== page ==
Fashion for rent: the new style of ethical dressing

The desire for newness plagued me for most of my early twenties. Whether it was a dress for a special occasion or an outfit for a work dinner, the thrill of buying something new was a way of life. However, as I grew into my style, the desire for the latest trends evolved into a more socially conscious attitude to shopping — and for very good reasons. According to the Waste and Resources Action Programme, a climate action NGO, we throw away about £140mn of clothing in the UK every year.

The pandemic gave us time to reflect and become more aware of how fast fashion is produced. Many of us are now looking for ways to avoid buying into it, while not wanting to break the bank.

The cultural shift towards a more ethical focus on fashion has accelerated as peer-to-peer clothes rental has become more mainstream. Pre-pandemic, the idea of ​​renting a stranger’s clothes might have sounded off-kilter. It now feels part of our how we work and live. According to Westfield’s “How We Shop: What’s Changed” report, UK consumer interest in clothing rental grew from 22 per cent in 2020 to 27 per cent a year later. It predicts the consumer appetite for renting over owning items will continue to rise, with a shift towards renting more items on an ongoing basis — renting as a way of life, not just an occasional choice.

Former investment analyst Eshita Kabra-Davies saw this shift — and identified an opportunity. On honeymoon in Rajasthan, India, she was shocked by the amount of textile waste she saw. In 2019, she founded the rental platform By Rotation, a social fashion rental and resale platform. It was a side hustle for six months before she took the plunge to work on it full time.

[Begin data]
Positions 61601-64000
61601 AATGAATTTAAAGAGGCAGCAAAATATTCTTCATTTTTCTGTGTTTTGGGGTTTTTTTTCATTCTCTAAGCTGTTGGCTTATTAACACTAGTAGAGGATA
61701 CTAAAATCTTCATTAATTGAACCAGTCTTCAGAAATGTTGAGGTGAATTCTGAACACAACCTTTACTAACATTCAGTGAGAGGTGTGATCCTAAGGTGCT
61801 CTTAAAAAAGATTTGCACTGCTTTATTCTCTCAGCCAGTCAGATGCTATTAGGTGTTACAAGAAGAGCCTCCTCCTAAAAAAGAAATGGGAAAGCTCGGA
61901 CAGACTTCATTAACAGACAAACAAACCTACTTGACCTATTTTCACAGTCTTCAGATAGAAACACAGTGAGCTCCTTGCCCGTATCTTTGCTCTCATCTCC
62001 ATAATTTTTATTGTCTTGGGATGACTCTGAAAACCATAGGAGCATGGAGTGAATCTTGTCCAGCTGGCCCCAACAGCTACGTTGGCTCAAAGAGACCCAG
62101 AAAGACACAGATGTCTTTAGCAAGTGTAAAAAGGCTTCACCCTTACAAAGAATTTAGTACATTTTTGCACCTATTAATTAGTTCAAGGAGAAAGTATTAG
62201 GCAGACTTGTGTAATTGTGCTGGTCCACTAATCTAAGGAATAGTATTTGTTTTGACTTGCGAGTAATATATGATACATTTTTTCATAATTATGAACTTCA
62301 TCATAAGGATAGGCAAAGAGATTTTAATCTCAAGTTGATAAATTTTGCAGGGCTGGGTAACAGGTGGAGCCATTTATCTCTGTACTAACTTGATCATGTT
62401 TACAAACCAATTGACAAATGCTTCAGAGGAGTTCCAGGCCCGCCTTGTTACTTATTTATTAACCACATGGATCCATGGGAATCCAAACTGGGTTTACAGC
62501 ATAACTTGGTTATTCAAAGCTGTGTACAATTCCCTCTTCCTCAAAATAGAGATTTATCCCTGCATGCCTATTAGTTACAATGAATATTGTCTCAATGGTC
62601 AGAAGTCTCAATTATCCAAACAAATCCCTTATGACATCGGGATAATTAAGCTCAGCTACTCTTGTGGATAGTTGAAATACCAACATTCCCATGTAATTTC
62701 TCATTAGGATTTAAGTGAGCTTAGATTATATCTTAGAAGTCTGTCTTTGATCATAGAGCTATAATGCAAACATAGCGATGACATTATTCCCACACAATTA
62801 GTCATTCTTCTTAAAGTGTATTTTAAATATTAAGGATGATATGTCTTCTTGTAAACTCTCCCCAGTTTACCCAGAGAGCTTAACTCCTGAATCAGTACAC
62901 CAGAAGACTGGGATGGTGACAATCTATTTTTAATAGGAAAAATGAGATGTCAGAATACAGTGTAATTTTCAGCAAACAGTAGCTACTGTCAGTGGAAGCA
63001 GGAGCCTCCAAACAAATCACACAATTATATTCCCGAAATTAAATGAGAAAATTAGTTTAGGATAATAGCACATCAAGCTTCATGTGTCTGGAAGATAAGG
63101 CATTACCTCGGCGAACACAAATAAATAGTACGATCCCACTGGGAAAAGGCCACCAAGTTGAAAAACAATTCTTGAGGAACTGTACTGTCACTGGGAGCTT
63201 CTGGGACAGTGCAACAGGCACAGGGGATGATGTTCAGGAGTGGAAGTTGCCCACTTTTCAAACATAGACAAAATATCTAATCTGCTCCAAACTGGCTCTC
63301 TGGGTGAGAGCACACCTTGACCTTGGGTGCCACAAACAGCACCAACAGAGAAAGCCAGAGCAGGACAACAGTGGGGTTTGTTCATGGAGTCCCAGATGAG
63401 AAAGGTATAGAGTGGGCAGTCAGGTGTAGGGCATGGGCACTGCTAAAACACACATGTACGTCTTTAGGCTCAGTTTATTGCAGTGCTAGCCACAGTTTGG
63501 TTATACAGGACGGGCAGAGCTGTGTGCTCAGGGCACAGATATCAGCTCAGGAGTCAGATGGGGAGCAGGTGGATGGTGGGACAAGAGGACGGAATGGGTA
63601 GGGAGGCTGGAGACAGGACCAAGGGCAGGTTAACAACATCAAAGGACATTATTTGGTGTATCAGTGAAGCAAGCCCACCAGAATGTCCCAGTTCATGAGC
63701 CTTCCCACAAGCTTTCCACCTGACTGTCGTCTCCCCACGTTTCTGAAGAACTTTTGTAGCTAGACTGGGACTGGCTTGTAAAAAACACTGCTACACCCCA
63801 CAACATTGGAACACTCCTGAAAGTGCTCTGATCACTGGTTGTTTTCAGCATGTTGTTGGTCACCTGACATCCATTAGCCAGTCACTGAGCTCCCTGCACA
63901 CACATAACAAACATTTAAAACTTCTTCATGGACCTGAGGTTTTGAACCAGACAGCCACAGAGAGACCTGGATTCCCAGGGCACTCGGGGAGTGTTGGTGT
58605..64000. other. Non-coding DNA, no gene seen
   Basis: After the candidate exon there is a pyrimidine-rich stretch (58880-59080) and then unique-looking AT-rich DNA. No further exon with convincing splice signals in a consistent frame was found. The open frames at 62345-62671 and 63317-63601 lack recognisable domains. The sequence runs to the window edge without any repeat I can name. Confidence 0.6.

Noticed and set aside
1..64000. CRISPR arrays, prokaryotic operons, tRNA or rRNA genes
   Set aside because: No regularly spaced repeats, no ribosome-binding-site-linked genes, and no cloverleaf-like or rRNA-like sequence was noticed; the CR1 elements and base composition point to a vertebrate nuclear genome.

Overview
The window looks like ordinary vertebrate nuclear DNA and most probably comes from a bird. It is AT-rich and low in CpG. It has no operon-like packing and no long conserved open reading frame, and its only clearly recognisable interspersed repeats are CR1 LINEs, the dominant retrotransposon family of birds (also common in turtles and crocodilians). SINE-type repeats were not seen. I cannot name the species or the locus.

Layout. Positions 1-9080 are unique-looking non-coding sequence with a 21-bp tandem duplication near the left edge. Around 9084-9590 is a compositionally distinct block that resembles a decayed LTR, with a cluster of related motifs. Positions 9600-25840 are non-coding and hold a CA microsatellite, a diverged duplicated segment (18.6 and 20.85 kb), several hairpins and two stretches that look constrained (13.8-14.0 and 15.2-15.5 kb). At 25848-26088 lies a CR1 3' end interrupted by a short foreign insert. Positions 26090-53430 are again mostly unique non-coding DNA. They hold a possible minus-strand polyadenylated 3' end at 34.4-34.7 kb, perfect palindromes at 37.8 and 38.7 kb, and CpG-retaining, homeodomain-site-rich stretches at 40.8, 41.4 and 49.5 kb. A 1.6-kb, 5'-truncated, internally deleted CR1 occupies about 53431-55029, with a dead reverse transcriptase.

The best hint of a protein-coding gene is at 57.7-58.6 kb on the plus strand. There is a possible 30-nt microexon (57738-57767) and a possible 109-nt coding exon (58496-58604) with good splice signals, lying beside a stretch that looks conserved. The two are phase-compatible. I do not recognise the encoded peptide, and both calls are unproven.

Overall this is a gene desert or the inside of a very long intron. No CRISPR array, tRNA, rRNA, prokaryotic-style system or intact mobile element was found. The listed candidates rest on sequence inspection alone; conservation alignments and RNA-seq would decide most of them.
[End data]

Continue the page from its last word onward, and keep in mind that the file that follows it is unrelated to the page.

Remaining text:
The app, also called By Rotation, has a fast-growing community of more than 300,000 lenders and renters across the UK, coming together to share over 35,000 items from their wardrobes. From buzzy labels such as Ganni, Rixo, and Jacquemus to classics such as Chanel and Fendi — the platform (dubbed “the Instagram of fashion rental”) has a communal wardrobe worth more than £13mn in retail value. Similar to the principle of Airbnb, but for clothes, with no inventory management, it offers a fresh perspective on fashion consumption and sustainability. It defies the traditional fashion rental landscape by steering away from a capital-intensive, logistics-heavy and retail-centric approach.

By Rotation’s tagline, “What’s mine is yours”, reflects an inclusive attitude. Although the brand has famous rotators, such as television presenter Stacey Dooley, athlete Dina Asher-Smith and aristocratic model Amelia Windsor, anyone is able to monetise their style. “They don’t have to be fashion bloggers, influencers or celebrities — they can just be someone [who is] a tastemaker in their circle of friends and known for having nice style,” Kabra-Davies explains.

Renting clothes is still relatively new in the UK (by comparison with the pioneering US platform Rent the Runway), but the app has become a source of secondary income for many of its users, with some top lenders making more than £2,500 per month. Kabra-Davies gives the example of someone who couldn’t afford to go back to work because of childcare costs: by lending clothes they’ve been able to supplement their income and can resume work again.

By Rotation has recently raised $3mn (£2.55mn) in seed funding in a move to expand. While clothes can be posted, they can also be exchanged in person, so the start-up hopes to grow communities in Manchester and Birmingham in the UK, and over in the US, in New York.

As the rental model continues to grow and the value of the global sharing market is expected to reach $1.5tn by 2024, according to BCC Research, more brands and traditional retailers are wanting in. John Lewis and French Connection recently introduced a rental service, and reality TV show Love Island has announced a partnership with eBay to dress contestants in second-hand outfits. It looks like our disposable attitude to fashion could now be very last season.